Monthly Archives: March 2010

Yogurt: Glass vs Plastic and New Brown Cow as Starter

I have a yogurt maker I picked up on the cheap off of craigslist. It’s the simple kind where the inner container sits inside of a heated bath of water. It’s perfect for times when I’m not sure the temperature of the house is warm enough for the oven method, and it’s less work than the water cooler method.

I have noticed some problems with my yogurt lately that seemed to point to either overheating or cleanliness. The inner container is probably two quarts, and it is made of plastic that is very hard to clean. I’ve been wanting to try a glass container for a while, and last night I bit the bullet and made yogurt in a wide-mouth quart mason jar.

Admittedly, I tend to scrape together ingredients for my yogurt, and I’m pretty casual about heating in the microwave (with frequent mixing to avoid hot spots) so there could be other problems, but I figured if it came out with the same problems, it would be a heat issue, and if it didn’t–well, let’s just say the plastic container would get the old heave-ho and I’d go from there.

I had half a container of the new Brown Cow Greek yogurt in my fridge, so I figured I’d try it out. I know, I know, empirically all my conclusions would be bust for being too muddled.

…Except the tasty ones!

I ended up with hands down the best tasting yogurt I’ve ever made. The consistency is somewhere between a custard and a chocolate mousse, the mouth feel is incredibly silky, and the flavor is so mild that it tastes almost like fresh milk. This is the closest to my beloved french yogurts that I’ve ever gotten, and I broke out the really special Hawaiian honey in celebration.

I’ve always had a problem with making really tangy yogurt, even when I cut the time down to six hours or less. This went for seven hours and was so mild that I will let it go for eight next time. I am looking forward to repeating this recipe to see if the results are repeatable and where the best methods lie.

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Door-to-door meat sales?

Patrick called me out of the office today because there was a guy at the front door saying he was doing meat sales. I was curious to see what he had to offer, hoping it was local and that I could get less than a 1/4 of a cow. I asked for a brochure, but he said he’d rather show me and ducked outside.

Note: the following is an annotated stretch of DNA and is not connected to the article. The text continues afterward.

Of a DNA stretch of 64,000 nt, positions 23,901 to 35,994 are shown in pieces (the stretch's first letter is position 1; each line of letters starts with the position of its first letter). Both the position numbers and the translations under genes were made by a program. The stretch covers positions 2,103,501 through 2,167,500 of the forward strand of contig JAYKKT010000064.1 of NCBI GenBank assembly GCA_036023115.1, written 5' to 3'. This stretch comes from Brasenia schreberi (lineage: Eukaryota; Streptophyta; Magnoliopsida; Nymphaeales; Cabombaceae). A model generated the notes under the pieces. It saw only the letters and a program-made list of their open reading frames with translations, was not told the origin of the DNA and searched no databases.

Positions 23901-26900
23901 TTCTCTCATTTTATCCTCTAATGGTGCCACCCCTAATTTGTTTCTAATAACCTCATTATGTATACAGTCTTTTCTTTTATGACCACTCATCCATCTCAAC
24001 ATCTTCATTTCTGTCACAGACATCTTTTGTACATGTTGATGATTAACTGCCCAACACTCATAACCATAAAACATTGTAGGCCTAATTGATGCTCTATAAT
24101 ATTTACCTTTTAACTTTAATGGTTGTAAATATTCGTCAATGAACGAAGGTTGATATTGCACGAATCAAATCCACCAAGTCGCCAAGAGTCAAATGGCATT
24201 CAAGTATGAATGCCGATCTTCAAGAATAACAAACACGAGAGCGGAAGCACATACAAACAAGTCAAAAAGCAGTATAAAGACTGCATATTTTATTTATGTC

He brought in these two boxes, perhaps 3’x2’x2′ each, and pulled out these tiny trays of vacuum sealed meat. The beef box contained all sorts of specialty, high end cuts, all from Montana. Perhaps 25lbs of meat total. The chicken box contained individually packed breasts in different marinades and was from Illinois. I could see from the labels that they were about 15 percent sodium solution and contained high fructose corn syrup and corn syrup solids.

I told him straight up that we tried to stay away from sodium treated meats. He looked around furtively, pulled open a brochure and pointed to the price for the beef. He couldn’t even say it. $575. For a teeny box of beef. I tried to be nice about it, but I sent him packing pretty quickly.

I can get local beef processed any way I like for about $3/lb if I wanted to buy a whole side. If I want smaller amounts, it’s about $300 for a 50lb package of assorted meats.

I don’t buy very much of the premium cuts. I like stew meat. And ground beef. Cheaper roasts. Ribs. Tongue. Liver. Tail. Knuckle bones. And the occasional tenderloin. If I want a super premium steak, I go out.

As for chicken? I have a freezer full of .88/lb sodium-free whole roasters. What the heck would I do with naked, boned chicken breasts? What about broth? I just don’t cook like that.

After the guy had left, Patrick said he seemed legit, but kinda nervous. I said I’d be nervous too if I was asking people to pay $25/lb for meat.

Just think about how he would have felt if he knew I had spent about 4 hours that day planning for my rabbit operation.

We are definitely not his target audience.